Thurman said cyberattacks are "ideal" for North Korea because they can take place relatively anonymously. He said cyberattacks have been waged against military, governmental, educational and commercial institutions.
North Korean officials have not acknowledged allegations that computer experts are trained as hackers and have denied many of the cyberattack accusations. Pyongyang has not commented on the most recent widespread attack in South Korea.
In June 2012, a seven-month investigation into a hacking incident that disabled news production system at the South Korean newspaper JoongAng Ilbo led to North Korea's government telecommunications center, South Korean officials said.
In South Korea, the economy, commerce and every aspect of daily life is deeply dependent on the Internet, making it ripe grounds for a disruptive cyberattack.
North Korea, in contrast, is just now getting online. Businesses are starting to use online banking services, and debit cards have grown in popularity. But only a sliver of the population has access to the global Internet, meaning an Internet outage two weeks ago — which Pyongyang blamed on hackers from Seoul and Washington — had little bearing on most North Koreans.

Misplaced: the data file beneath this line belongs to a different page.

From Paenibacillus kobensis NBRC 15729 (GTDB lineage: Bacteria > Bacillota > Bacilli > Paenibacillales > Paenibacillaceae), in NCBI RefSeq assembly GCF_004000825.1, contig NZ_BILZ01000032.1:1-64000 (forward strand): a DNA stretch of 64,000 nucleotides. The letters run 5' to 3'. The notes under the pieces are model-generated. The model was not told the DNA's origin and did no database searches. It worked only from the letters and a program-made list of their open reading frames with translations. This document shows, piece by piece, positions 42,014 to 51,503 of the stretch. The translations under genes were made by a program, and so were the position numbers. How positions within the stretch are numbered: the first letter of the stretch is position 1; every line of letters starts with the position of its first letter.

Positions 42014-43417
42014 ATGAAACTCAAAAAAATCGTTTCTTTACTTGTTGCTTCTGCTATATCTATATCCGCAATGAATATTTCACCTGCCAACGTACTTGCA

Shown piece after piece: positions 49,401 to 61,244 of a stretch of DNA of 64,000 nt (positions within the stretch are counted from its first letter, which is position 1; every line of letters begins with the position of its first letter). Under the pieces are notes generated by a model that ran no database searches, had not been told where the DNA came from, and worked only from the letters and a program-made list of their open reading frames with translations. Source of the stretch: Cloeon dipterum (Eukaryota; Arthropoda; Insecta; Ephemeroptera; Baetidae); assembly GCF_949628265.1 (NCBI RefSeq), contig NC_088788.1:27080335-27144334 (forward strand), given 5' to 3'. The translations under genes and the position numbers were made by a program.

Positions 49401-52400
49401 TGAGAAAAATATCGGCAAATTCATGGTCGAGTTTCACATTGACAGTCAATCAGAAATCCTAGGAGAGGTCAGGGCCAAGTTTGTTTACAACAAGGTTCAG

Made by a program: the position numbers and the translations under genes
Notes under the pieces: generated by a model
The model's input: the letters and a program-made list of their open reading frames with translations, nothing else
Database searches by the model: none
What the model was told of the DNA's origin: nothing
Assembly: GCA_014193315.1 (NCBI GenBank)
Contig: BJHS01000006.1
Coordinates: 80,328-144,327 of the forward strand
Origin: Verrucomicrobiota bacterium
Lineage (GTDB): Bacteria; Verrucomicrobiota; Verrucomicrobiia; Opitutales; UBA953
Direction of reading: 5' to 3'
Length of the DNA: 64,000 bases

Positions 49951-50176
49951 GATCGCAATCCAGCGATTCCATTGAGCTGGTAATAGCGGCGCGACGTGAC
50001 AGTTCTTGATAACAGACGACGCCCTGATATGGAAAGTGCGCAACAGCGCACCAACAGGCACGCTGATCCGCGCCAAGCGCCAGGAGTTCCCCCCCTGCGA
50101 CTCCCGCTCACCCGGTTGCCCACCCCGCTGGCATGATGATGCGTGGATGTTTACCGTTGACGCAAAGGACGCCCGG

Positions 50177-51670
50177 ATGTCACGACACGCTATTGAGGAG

"North Korea has nothing to lose in a cyber battle," said Kim Seeongjoo, a professor at Seoul-based Korea University's Department of Cyber Defense. "Even if North Korea turns out to be the attacker behind the broadcasters' hacking, there is no target for South Korean retaliation."
Associated Press writer Jean H. Lee contributed to this story with reporting from Pyongyang, North Korea; Hyung-jin Kim in Seoul also contributed to this report. Follow AP tech writer Youkyung Lee at www.twitter.com/YKLeeAP and AP Korea bureau chief Jean H. Lee at www.twitter.com/newsjean.
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